When last the Falcons made a stirring playoff climb, all the way to the top of the Super Bowl 10-meter platform, where a belly flop awaited, they were without one of their defensive cornerstones. Cornerback Desmond Trufant’s chest was broken, a torn pectoral muscle to be precise. His heart was only slightly less torn. “I was living through my teammates,” he recalled. “It was hard not being out there. It was definitely difficult.
Dan Quinn, who doesn’t sound like it, is from New Jersey. The Falcons coach therefore is speaking with regional certainty when he said the road setting this weekend is going to be more difficult than the Falcons’ previous one. “I would think so,” the Falcons coach said, while preparing a trip to Philadelphia. Think about it. Where would you rather go: Santa-booing Philly or, as the Falcons did in the playoffs’ first round, every-day-is-casual-Friday Los Angeles?
He did not come out of nowhere just to inflict upon Georgia an overtime defeat in the Game of Games Monday night. But you can see it from Tua Tagovailoa’s home of Ewa Beach, Hawaii. His name does not roll gracefully off the southern tongue, and in the case of Bulldogs senior linebacker Davin Bellamy, his tormentor will forever be known numerically. “No. 13, he came in and changed the game, man. Hats off to him,” Bellamy said following Alabama’s 26-23 national championship victory over the Bulldogs.
Muck Rack makes it simple to find people, tweets, or articles that mention any name, keyword, company, hashtag etc. We've compiled this guide to help you make the most of your search.
Selecting a term
Start searching tweets, articles from media outlets, articles mentioned in tweets, journalists'
names, titles and bios with some suggested searches:
Companies or Topics (e.g. iPhone, Microsoft)
Phrases (e.g. "cloud computing") — use quotes to keep the terms together
Twitter handles (e.g. @username) — returns those who have mentioned or replied to
Names (e.g. "David Pogue")
Hashtags (e.g. #sxsw, #london2012)
Bio details (e.g. vegan, Olympics, father)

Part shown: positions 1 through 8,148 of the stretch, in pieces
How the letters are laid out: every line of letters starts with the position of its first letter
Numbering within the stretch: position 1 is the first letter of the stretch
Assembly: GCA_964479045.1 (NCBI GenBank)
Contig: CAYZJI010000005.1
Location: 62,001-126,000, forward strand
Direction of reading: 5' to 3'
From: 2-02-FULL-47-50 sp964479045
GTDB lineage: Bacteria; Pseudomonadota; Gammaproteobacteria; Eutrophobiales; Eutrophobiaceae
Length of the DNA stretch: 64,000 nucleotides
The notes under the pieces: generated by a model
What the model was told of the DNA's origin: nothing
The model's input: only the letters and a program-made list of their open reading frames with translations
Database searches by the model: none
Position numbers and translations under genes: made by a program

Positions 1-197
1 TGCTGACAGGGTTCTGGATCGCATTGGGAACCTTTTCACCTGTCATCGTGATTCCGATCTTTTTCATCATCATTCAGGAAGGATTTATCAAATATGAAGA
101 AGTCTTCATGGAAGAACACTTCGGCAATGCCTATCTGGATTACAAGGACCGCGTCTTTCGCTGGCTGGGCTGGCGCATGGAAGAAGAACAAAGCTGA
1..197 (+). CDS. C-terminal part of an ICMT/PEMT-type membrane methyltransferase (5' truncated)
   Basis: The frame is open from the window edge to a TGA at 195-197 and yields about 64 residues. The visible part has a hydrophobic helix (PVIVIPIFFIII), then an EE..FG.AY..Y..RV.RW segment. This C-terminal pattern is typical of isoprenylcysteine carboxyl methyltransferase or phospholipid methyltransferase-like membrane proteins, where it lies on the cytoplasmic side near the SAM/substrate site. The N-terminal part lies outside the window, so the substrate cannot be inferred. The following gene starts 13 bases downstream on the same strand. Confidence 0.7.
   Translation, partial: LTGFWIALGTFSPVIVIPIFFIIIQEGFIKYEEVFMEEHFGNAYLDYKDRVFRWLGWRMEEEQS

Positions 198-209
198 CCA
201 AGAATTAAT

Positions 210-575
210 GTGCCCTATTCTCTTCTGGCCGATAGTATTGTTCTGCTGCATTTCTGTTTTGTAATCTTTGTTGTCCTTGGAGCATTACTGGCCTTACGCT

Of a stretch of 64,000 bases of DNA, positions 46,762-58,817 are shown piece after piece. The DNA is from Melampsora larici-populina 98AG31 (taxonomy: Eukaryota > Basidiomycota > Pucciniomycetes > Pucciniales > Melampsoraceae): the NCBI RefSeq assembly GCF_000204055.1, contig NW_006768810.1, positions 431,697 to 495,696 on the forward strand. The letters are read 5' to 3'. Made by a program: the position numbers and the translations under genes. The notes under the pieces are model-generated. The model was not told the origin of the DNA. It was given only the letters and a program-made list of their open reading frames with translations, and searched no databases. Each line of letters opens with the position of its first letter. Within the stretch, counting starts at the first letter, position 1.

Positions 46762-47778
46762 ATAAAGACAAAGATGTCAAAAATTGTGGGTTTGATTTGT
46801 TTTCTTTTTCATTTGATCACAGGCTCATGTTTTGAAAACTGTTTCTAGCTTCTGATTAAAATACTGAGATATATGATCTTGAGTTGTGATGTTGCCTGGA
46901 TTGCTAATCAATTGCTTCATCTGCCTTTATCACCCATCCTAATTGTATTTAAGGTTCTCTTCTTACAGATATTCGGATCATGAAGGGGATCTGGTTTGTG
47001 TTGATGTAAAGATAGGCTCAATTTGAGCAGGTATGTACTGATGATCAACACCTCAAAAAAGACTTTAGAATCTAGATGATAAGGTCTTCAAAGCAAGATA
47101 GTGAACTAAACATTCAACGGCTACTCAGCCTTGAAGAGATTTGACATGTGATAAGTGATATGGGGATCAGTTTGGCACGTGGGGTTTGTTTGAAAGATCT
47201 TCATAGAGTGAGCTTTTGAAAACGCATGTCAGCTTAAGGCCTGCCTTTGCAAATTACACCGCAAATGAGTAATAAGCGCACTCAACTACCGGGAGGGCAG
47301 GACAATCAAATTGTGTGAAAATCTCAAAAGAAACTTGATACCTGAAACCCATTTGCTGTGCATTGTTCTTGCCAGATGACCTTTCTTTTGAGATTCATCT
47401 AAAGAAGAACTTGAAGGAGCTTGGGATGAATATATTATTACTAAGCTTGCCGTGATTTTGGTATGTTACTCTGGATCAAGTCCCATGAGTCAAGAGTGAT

Muck Rack's Advanced Search allows for many boolean operators.
Find results that mention multiple specified terms, use AND or
+. For example, ensure each result contains both Elon Musk and Mark Zuckerberg by
searching Musk AND Zuckerberg or Musk + Zuckerberg.
Use the operators OR or , to broaden your search when you'd like either of
multiple terms to appear in results. (This is the default behavior of our search when no operators
are used). For example, results will contain either cake or cookie by searching cake OR cookie or cake,cookie
Use NOT or - to subtract results from your search. For
example, searching Disney will yield results about the Walt Disney Company as well as Walt Disney
World Resort. To exclude mentions of Disney World, search for Disney -World or Disney
When using one of these operators with a phrase, enclose it in quotation marks. For example, you can
find results about smartphones excluding Apple's iPhone 4S by searching smartphone -"iPhone
Exact case matching or punctuation
If you're searching for a brand name or keyword that relies on specific punctuation marks or capitalization, you can
find results that match your exact query by adding matchcase: before the keyword you're searching for, like matchcase:E*TRADE .
Use parentheses to separate multiple
boolean phrases. For example, to find journalists talking about having fun in Disney World or
Disneyland, search for ("disney world" OR disneyland) AND fun.
An asterisk can be used to search for any variation of a root word truncated by the asterisk. For example, searching for admin* will return results for administrator, administration, administer, administered, etc.
A near operator is an AND operator where you can control the distance between the words. You can vary the distance the near operation uses by adding a forward slash and number (between 0-99) such as strawberries NEAR/10 "whipped cream", which means the strawberries must exist within 10 words of "whipped cream".